Excipients might have functional groups that move directly with active pharmaceutical ingredients. As an alternative, they will contain impurities or residues, or form degradation product that successively causes decomposition of the drug substance. They will conjointly cause unwanted effects like irritation of the skin or mucosal surfaces, sensitization reactions or adversely have an effect on appearance of the ultimate formulation. Not solely ought to the proper excipients, the proper quantity of the excipients conjointly to be run down within the formulation of a pharmaceutical failing of which can lead in to sure undesirable effects.


   Materials and methods Top


Materials

Ifosfamide (99.0% purity) was purchased from Sigma Aldrich Co., Ltd. The excipients utilized in the preparation of the nanoparticles, were the following: Glycerol monooleate (GMO) and oleic acid were purchased from metro labs Ltd., Chennai. Lutrol ® F 68 (poloxamer 188) was kindly given by BASF India Ltd. Ethanol, acetone and other chemicals were of analytical reagent grade. Water was double distilled.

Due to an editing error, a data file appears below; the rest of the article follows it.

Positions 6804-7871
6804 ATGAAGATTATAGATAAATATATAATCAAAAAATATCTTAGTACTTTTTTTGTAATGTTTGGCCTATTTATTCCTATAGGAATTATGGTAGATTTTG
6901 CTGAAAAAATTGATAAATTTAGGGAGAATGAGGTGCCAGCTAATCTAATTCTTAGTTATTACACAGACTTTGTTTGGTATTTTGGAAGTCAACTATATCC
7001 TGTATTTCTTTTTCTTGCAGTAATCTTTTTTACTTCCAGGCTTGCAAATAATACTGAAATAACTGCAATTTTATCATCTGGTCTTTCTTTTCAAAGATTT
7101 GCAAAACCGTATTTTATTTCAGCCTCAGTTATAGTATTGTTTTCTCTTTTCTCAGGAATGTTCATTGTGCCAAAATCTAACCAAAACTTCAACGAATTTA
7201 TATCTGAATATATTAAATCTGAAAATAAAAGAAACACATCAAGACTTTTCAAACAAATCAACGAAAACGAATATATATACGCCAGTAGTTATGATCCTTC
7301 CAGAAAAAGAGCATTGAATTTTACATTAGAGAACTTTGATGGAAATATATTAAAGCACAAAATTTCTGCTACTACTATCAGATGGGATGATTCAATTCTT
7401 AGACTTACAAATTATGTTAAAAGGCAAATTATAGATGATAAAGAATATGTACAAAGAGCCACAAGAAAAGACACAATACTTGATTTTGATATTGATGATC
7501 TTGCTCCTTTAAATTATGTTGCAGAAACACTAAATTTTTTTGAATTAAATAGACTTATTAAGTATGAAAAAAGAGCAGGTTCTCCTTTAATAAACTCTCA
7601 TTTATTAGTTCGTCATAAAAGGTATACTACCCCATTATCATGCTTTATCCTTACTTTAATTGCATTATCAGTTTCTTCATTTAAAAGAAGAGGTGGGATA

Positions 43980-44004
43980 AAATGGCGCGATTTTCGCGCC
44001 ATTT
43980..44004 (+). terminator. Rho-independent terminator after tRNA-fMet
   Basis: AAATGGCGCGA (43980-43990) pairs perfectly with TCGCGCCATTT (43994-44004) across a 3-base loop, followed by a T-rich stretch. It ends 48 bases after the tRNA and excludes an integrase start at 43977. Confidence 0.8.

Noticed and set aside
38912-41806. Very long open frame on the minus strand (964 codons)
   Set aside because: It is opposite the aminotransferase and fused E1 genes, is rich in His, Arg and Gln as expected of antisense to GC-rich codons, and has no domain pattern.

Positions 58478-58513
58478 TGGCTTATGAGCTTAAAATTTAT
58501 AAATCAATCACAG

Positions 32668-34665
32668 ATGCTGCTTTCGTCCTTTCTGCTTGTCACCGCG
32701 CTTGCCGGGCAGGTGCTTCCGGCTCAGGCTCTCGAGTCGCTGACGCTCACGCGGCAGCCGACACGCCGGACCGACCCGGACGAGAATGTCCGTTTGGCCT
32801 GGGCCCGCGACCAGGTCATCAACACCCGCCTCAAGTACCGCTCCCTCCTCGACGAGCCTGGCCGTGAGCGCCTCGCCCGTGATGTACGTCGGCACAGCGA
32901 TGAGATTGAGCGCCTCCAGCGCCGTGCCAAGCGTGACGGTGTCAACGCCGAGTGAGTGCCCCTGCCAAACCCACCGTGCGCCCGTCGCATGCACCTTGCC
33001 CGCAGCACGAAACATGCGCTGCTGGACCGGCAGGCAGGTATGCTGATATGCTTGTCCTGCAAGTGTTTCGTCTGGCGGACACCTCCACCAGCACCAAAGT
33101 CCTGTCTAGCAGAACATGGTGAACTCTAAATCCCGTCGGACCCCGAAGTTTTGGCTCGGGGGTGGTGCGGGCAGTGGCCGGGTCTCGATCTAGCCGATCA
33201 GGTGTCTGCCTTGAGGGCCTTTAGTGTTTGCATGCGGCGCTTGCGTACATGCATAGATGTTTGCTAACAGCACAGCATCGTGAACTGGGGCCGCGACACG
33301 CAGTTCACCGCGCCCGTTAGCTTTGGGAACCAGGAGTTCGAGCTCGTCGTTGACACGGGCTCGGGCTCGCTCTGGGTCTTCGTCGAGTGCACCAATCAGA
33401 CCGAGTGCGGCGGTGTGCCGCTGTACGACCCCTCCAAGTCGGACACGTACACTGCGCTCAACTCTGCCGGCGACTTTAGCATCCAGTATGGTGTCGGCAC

Preparation of nanostructured lipid carrier

Ifosfamide NLC was prepared by the solvent diffusion methodology. [5] GMO and oleic acid were used as the solid- and liquid-lipid material, respectively. Briefly, weighed GMO, oleic acid and the drug were dissolved into 5 ml of mixed organic solvent of ethanol and acetone (1:1 v/v) in a water bath at 35°C. The resultant organic solution was quickly dispersed into 50 ml of aqueous solution of poloxamer 188 (1% w/v) at room temperature (25°C) beneath sonication at 36 W for 2 min. To this primary emulsion, 2 ml poly vinyl alcohol solution (0.5% w/v) and 10 ml of sodium alginate (1.5% w/v) were added one after the other and emulsified at 30 W for 2 min. 0.5 ml CaCl 2 solution was added under stirring condition. The sodium alginate was then ionically cross-linked by adding 6.25 ml of chitosan solution under magnetic stirring for 30 min until NLC suspension were obtained. Prepared NLCs were placed in vacuum desiccator for 24 h at room temperature to evaporate the residual organic solvent that was then used for further experiments.

Experimental design